I do have to push the female agenda here, because these days not even an inch of the female anatomy is free from scrutiny; the vagina is the holey grail of shame.

No one actually has a justifiable¬†explanation for why women should shave everywhere but their heads,¬†hide their periods and their sanitary products,¬†be sexually available but only¬†to a strict number of partners, and¬†pretend like female masturbation either isn’t a thing at all or only ever exists in porn to please a man’s eyes.

Also, I find the¬†way¬†the appearance of female genitalia is joked about to be¬†incredibly immature.¬†Seriously, you’d think we shit out of our vaginas the way some men (and women)¬†describe a regular, healthy female reproductive organ.

But, in all seriousness, this is a sickness and it’s contagious. Not liking the way we look can lead to not liking the way others look, and¬†such foreshadows¬†becoming cruel and nasty towards others just as we are cruel and nasty¬†towards ourselves.

Bottling up our feelings in bodies that we spend each day actively rejecting creates a horrifying juxtaposition.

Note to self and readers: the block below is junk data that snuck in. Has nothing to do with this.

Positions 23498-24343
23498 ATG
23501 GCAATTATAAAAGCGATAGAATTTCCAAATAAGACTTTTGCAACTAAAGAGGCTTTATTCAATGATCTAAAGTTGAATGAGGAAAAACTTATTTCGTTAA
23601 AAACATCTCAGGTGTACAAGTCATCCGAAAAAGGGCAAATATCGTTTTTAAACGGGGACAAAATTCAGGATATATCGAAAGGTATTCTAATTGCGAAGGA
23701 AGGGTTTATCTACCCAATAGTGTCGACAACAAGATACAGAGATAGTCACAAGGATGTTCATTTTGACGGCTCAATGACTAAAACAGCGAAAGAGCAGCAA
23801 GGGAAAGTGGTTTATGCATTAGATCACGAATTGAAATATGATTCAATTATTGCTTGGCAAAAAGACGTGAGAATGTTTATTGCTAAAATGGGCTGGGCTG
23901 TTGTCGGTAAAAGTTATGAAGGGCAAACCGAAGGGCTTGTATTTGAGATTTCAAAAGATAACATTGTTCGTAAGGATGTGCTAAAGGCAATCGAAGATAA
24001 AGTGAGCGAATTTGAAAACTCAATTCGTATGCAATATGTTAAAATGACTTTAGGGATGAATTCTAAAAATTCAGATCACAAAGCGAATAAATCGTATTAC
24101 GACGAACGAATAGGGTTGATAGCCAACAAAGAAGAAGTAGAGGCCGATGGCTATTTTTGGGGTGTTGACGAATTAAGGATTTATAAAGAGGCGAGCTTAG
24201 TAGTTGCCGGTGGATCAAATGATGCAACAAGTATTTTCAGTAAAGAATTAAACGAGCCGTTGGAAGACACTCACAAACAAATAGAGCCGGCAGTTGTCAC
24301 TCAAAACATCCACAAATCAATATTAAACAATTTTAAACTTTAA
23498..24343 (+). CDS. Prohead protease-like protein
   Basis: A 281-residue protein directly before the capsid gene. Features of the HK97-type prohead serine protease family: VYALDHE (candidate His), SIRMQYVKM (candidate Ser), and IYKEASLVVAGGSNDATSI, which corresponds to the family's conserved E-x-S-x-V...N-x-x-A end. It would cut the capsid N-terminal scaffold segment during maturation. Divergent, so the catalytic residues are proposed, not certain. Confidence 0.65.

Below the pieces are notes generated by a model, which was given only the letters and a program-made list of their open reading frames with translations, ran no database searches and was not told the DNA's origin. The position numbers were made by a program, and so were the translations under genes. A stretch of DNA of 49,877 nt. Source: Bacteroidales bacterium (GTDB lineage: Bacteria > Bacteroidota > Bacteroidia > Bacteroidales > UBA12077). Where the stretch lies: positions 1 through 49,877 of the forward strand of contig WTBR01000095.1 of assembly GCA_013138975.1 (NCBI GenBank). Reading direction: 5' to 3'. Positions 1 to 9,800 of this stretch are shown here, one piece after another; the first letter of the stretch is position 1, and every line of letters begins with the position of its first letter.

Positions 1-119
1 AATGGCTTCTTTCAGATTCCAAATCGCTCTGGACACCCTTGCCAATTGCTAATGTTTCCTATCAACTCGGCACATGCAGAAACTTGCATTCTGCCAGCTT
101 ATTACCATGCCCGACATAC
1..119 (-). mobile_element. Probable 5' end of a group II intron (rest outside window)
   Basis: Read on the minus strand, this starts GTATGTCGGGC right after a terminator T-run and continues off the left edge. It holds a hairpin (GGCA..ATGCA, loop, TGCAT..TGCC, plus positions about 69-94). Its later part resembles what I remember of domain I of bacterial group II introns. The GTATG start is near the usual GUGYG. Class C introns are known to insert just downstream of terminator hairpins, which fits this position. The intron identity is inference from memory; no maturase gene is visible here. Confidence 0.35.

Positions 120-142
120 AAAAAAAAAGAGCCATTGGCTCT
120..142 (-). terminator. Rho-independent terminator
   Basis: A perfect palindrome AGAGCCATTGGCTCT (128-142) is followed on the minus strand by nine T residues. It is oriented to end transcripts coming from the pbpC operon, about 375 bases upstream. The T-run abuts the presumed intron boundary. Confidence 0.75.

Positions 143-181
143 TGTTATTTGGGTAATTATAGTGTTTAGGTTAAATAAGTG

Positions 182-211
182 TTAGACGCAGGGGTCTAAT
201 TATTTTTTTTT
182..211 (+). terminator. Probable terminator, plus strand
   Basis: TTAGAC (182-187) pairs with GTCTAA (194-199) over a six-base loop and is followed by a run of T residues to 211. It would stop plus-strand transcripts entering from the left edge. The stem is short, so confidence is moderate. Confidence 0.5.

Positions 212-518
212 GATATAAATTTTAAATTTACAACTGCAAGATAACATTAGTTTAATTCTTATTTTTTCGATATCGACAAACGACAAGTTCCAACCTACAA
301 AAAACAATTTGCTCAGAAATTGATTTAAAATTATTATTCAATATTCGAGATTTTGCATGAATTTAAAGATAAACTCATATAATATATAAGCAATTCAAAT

We refuse to admit how broken we are, and we’ll just keep cutting and¬†re-stitching our own self-inflicted wounds¬†until they become infected¬†and lethal. The pain¬†from within, just like¬†those thoughts we build the world around,¬†creates its own reality and becomes too¬†physical¬†to bear.

How can you help yourself if you don’t like yourself?¬†Rare is a sympathetic hug from the enemy.

Not only should we be kind enough to offer an ear to those who are suffering, we must also be brave enough to accept one in return. Not only does telling your story out loud help you, it may also save someone else.

And, that’s quite simply why I wrote this post.

Mind, body and soul¬†positivity knows no gender, race, religion,¬†sexuality, label. Let’s allow our tears to water a new world¬†rooted in love and kindness,¬†acceptance and¬†empathy, and maybe a little¬†bit of¬†peace and quiet.